Saturday, 24 August 2013

Fabulous Croquet

I played croquet this afternoon with some long time girlfriends. It was truly lovely.

Chubs was having some Daddy time, and we had some yummy food, lovely conversation and great weather.

My croquet skills were moderate for a beginner (ie pretty rubbish...) The club had a staff member who walked around with us telling us what to do and what the rules were which helped a lot! 
Everything is better with cupcakes 

Sadly a lot of my photos didn't work out and I can't seem to upload them. :(   It was a lovely afternoon though - highly recommended. My best wishes to my dear friend xx

Tuesday, 20 August 2013

Visit to the Sciencentre

Woo hoo! Sciencentre trip!
It had been long time since I'd been to the Sciencentre. BC I used to volunteer when it was still in George Street. I'd not been over since it had moved to be part of the museum building proper at Southbank.
It was lots of fun, and Chubs just loved it.
Making whirlpools
It's a lovely trip for the day. We get the train in because it's convenient and Chubs loves the trip. The Sciencentre is part of the Museum, but has a separate entry fee (the rest of the Museum is free). Annual memberships are available, which are less than the costof three visits.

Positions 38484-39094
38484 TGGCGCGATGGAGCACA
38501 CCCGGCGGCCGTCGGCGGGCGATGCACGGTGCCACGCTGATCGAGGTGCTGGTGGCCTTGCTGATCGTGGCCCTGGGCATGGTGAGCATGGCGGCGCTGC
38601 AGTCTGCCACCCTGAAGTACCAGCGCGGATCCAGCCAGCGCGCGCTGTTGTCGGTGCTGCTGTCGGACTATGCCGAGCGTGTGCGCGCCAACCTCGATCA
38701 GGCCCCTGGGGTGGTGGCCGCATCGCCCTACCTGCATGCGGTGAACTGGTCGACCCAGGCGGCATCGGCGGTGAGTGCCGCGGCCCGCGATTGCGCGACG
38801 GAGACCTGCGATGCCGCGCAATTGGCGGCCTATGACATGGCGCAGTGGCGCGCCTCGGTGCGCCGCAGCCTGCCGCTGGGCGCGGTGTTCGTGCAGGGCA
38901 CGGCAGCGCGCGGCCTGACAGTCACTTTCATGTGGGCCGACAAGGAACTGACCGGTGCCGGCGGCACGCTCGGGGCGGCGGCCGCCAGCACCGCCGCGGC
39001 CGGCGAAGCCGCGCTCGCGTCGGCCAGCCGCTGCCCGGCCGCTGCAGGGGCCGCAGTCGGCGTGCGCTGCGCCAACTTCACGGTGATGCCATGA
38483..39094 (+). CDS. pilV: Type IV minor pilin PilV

Orbiting fun
We normally take a packed lunch which can be eaten in the dinosaur garden, and there's several cafes around too. You can leave and reenter at any time, so no need to worry about wasting the fee on a meltdown.

Musical science
It did get a bit busy later in the day, and lots of older kids and teenagers moving around was a bit overwhelming. At two years, Chubs is definitely at the very bottom of the target range and a lot was above her, but there was still plenty to keep her interested. Highly recommended!

Sunday, 18 August 2013

Exercise, diet and weight loss

So, about two weeks ago, I found out that I'm overweight. According to my BMI of 26.9...

Once you have measured your BMI, you can determine your healthy weight range. If your BMI is:
- Under 18.5 - you are very underweight and possibly malnourished.
- 18.5 to 24.9 - you have a healthy weight range for young and middle-aged adults.
- 25.0 to 29.9 - you are overweight
- Over 30 - you are obese.

I've been steadily putting on weight over the last twelve years since I've left school. I've averaged about two kilograms a year, and have slowly gone from a size 8 to a 14. I did lose a lost of weight when I was pregnant however, so my gain-per-year rate is actually higher than two.

Contributing factors which I can see include
- a less than stellar diet (not awful, but room for improvement)
- no exercise
- motherhood
- hormones/medications
- not being seventeen any more